Food

When one is on the spiritual path, it is important to eat as clean and as organically grown food as possible. Of course, a vegetarian food is the best when one is meditating. With heavily digestible food in the stomach, it is difficult to concentrate or meditate. But let us not make a mistake that vegetarian diet is the only way to salvation just because we are vegetarian ourselves, so let us not make a religion out of the food we are eating. Swamiji Narayananda tells in his books (“The Secrets of Mind Control”) that one must take into account other people’s lives, the climate they live in, and access to food, etc. In the Arctic climate, one needs to eat meat and fish, as no vegetables or other things grow in these cold regions. In Tibet, due to climatic conditions, they also do not grow enough grains and vegetables, so the monks and the people have to eat meat, as well as import grain and other food products from India or China. In East Pakistan, and several places in India, it is impossible to grow vegetables during the rainy season, but since there are plenty of fish, they eat fish because imported vegetables are generally too expensive for the population. Swamiji also mentions that many of the great founders of religions and other spiritual giants like Jesus, Mohammed, Buddha, Ramakrishna, etc, also ate both meat and fish. The ancient Hindu Aryans were not all vegetarians, but ate meat from bulls, calves, and dry cows that were not giving milk. Milk producing cows were not allowed to be slaughtered. Of course, it is a sin to kill or to harm other living beings in thought, words, and actions. However, if we study the nature around us, we see how the lower life forms serve as food for higher life forms. So in a way, life can only proceed at the expense of another’s life. Just by existing, breathing, and drinking, etc. we destroy so many microscopic organisms. Even vegetables are alive and milk, for example, is blood, only at an early stage of development. The conclusion of all this must be that we try to take as little life as possible and only to the extent that is necessary for us.

If you try to live a life with meditation, it is easier with a lighter vegetarian food. Generally, it is best to eat about every three hours, where the biggest meal should be consumed at midday. The ideal is to fill the stomach half with solid food, one quarter with liquid and then let the last quarter stand empty for free air passage. In the evening, a light meal is best, and as a rule, about three hours before going to bed. Digesting while you sleep gives bad dreams and rest. So never overload the stomach with too much food. With too much food in the stomach, one cannot do positive mental work, think higher uplifting thoughts, or meditate. Another thing is that two persons in general never eat the same food. What is good for one, can be bad for another. We have to listen to our body and learn which kind of food is serving us the best. Avoid old food at any cost. In India, one never eats food that is more than three hours old, but that is due to the hot climate, where the food quickly loses its prana or energy. In colder climates, one can keep the food even up to next day in the refrigerator if one keeps it neat and clean. Avoid also too sour, too fat, too sweet, and too spicy foods. Try to live a simple and pure life. Mother nature has provided us with innumerable kinds of fauna and flora, vegetables, fruits, many corn products and different nuts, honey, egg, milk, etc., etc. There’s plenty to choose from. Let us not make the thing unnecessarily complicated. Furthermore, it is advisable to eat fruits and vegetables, etc. grown in one’s own climate, especially if one has cultivated them themselves. Lastly, when you cook try to do it with love, concentration, and purity. Such an attitude will give the food positive and uplifting energy.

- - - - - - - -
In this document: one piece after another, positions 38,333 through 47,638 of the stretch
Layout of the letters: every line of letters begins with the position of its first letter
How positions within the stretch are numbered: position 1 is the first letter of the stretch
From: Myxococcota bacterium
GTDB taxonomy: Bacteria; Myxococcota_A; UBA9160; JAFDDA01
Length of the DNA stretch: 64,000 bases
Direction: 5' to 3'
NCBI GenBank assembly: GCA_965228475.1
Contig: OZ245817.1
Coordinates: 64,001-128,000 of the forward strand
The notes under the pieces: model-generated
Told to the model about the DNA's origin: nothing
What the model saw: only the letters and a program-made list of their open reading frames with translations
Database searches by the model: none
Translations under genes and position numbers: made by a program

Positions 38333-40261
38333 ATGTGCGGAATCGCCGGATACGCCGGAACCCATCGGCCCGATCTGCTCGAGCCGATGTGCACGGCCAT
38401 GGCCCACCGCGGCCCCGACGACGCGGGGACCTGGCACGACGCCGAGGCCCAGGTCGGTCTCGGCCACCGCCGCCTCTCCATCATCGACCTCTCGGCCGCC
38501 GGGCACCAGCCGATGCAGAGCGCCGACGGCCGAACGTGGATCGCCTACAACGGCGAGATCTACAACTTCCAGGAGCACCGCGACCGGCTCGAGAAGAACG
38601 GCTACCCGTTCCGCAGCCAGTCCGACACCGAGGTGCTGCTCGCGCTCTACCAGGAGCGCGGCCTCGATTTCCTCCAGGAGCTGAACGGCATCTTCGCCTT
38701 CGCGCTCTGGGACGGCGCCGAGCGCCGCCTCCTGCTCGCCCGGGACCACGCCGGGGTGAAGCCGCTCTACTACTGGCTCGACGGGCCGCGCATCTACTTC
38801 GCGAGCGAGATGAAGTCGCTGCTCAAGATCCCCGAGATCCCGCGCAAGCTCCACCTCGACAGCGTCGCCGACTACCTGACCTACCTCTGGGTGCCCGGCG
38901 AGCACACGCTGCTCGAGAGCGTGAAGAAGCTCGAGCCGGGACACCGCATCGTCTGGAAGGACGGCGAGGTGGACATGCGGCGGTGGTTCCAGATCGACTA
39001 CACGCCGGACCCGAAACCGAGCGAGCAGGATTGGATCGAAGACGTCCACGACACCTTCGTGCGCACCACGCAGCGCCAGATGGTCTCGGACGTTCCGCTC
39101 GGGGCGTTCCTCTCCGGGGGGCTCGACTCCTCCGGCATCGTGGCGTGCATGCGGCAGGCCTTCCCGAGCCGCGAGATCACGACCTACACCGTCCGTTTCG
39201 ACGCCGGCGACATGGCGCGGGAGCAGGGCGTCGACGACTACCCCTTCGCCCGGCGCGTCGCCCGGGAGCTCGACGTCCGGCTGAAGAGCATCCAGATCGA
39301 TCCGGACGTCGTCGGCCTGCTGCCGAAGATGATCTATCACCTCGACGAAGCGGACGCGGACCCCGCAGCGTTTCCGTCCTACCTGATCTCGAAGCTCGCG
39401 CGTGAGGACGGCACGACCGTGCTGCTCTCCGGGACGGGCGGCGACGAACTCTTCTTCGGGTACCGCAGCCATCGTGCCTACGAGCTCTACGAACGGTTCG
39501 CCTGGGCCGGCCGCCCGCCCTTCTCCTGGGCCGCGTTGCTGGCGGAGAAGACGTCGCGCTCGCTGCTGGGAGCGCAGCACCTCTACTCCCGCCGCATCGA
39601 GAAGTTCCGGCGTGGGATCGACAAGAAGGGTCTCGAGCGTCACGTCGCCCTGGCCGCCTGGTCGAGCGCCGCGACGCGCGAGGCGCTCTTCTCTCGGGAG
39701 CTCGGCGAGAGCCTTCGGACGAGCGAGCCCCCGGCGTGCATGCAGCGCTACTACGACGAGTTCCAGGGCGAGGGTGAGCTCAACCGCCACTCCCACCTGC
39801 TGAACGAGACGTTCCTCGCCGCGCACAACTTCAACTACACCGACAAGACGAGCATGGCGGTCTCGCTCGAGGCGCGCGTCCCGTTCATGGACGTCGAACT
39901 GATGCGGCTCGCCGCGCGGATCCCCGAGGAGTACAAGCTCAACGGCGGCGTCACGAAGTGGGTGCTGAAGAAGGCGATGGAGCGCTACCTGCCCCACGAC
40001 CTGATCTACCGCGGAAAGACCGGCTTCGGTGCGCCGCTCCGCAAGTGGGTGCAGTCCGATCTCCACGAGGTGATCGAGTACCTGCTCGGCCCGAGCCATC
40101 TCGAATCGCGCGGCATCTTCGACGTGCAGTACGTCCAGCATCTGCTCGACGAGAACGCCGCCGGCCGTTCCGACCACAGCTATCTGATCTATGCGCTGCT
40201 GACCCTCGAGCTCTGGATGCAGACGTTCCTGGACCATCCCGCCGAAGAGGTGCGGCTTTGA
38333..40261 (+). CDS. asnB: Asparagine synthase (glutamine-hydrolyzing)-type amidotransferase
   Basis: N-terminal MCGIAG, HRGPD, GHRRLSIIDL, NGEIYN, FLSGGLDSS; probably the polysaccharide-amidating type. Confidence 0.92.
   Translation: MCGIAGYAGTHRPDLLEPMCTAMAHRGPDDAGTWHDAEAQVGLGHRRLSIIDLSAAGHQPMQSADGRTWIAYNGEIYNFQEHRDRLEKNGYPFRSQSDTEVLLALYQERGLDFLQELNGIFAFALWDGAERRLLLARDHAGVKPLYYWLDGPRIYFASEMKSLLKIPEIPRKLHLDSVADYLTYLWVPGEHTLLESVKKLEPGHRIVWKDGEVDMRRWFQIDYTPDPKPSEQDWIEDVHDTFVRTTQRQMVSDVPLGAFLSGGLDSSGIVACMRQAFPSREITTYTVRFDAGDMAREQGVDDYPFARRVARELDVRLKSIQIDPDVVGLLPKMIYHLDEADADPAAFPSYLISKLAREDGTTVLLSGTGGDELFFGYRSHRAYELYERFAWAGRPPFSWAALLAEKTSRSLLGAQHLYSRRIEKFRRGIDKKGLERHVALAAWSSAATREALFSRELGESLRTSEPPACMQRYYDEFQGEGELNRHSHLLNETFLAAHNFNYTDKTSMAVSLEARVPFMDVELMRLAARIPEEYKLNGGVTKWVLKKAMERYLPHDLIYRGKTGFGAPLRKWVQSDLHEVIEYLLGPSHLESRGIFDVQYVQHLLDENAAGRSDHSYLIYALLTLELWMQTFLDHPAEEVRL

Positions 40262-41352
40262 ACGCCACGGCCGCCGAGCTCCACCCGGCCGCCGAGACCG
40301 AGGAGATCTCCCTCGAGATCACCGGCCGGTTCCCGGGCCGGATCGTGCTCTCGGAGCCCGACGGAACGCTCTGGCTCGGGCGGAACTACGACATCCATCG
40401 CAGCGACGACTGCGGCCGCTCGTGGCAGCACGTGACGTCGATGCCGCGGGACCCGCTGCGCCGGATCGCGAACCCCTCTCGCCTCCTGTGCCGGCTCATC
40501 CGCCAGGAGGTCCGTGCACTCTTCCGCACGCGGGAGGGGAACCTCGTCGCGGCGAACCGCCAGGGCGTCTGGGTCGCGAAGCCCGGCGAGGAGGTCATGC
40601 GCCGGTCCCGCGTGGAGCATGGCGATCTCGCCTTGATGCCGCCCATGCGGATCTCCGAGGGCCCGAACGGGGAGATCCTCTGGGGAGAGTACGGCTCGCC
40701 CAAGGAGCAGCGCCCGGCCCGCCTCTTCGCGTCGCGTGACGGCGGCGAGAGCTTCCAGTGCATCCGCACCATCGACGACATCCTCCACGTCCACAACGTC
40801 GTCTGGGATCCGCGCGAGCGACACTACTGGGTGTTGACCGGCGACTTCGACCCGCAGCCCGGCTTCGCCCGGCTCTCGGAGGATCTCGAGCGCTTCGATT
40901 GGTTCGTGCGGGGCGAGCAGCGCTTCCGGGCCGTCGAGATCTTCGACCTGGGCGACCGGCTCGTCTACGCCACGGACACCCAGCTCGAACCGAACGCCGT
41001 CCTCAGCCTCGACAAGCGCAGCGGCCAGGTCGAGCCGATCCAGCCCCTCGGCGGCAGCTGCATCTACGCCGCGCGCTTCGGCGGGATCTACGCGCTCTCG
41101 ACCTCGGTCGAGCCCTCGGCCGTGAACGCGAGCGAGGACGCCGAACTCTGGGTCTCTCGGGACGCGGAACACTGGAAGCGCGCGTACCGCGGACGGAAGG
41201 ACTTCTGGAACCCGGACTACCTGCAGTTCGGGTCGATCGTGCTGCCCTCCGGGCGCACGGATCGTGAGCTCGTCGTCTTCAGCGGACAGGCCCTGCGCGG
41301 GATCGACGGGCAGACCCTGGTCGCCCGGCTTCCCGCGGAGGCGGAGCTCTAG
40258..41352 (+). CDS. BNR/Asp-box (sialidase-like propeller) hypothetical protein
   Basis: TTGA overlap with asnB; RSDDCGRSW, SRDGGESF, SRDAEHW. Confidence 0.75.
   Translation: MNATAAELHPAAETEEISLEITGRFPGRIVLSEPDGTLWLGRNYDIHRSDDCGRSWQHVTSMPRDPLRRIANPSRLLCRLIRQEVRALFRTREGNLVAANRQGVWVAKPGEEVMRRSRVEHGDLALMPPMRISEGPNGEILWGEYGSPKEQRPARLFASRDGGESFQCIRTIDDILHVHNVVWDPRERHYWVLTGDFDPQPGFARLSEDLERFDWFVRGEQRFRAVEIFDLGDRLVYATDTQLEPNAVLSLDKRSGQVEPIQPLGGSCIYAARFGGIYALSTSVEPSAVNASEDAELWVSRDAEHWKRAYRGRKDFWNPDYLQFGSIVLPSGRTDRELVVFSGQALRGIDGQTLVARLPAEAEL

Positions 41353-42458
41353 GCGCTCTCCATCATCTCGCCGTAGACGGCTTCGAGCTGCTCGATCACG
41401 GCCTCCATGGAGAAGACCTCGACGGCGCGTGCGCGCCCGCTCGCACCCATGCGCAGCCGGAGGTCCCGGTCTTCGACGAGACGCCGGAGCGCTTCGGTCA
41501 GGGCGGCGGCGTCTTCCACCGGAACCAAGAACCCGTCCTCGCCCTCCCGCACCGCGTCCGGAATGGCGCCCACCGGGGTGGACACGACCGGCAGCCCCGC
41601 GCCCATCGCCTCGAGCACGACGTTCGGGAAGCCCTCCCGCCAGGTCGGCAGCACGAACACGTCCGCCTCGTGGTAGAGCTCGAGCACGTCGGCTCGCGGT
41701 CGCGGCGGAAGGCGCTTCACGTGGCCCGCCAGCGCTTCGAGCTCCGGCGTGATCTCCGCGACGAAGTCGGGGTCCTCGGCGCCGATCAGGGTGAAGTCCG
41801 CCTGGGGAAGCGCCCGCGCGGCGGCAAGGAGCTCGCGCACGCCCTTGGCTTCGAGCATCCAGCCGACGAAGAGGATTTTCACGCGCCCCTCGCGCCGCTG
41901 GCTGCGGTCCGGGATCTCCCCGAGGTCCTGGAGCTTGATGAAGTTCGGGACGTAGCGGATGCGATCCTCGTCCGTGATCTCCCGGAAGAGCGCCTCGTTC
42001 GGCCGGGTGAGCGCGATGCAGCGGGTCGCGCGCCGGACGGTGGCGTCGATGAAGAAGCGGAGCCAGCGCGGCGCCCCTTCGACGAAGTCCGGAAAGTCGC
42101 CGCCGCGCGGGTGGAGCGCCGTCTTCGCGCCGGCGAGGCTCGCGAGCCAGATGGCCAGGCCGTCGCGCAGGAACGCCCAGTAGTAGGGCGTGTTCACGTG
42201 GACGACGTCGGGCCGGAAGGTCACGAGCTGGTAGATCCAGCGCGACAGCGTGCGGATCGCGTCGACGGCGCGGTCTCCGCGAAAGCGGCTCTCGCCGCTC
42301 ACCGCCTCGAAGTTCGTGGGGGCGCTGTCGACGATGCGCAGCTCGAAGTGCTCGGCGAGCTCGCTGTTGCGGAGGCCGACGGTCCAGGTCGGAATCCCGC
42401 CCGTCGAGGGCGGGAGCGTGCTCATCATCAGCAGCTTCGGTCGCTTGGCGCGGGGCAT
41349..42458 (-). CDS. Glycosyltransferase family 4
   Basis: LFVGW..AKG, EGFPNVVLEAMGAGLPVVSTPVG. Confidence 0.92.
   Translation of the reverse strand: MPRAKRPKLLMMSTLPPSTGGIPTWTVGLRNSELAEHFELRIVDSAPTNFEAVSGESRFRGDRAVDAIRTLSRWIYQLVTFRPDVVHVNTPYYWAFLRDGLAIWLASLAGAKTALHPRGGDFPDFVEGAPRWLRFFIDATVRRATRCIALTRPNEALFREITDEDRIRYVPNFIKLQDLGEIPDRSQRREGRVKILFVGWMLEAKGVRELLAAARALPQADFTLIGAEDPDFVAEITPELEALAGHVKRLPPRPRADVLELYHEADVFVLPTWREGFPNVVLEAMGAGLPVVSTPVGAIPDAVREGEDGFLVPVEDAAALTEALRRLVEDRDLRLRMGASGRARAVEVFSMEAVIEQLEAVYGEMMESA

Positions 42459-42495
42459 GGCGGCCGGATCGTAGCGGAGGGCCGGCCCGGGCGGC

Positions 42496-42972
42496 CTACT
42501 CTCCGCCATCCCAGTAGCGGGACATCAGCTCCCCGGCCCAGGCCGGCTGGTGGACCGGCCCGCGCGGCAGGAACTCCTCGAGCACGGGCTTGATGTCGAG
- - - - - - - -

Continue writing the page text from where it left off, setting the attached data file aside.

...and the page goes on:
How to make a really good chai:

Every Sunday there is Satsang in our place where we serve good Indian chai for our guests and friends. It is an art to make a good chai. The secret is the spices, which one must try to get as fresh as possible. That might be cardamom, cinnamon, clove, ginger (freshly grated is best). If it is winter and cold, a few pepper grains will also give aroma and strength to the chai. If one wants really good results, one can also dry roast the spices on iron pan (but it is not strictly necessary). It’s not easy to make a chai as good as they do it in India, where the fresh tea, spices, the Indian milk and suitable climate makes the chai so very tasteful and charming. But if one is “up on the marks,” pretty good results can be achieved. In our little Drumuliai Ashrama, we also serve fresh baked buns (bandelės) with butter. Believe me, they are really good.

Chai recipe for 4-6 persons:

  • about 3 tablespoons plain tea, Ceylon tea, or Assam tea
  • approx. 3/4 lt water
  • approx. ½ l milk
  • sugar to taste
  • cardamom, cinnamon, ginger, cloves, etc.

Boil the water in the pot, add the tea and the spices and let it cook for approximately two, three minutes. Then add the sugar and the milk and let the whole thing cook for another two minutes. Now taste the chai and add more spices and sugar if necessary. Then, strain everything through a sieve and enjoy your chai. The chai with many heat producing spices will stimulate imagination and intellect. You get a little “high” and into a good mood, so conversation will flow freely and cheerfully.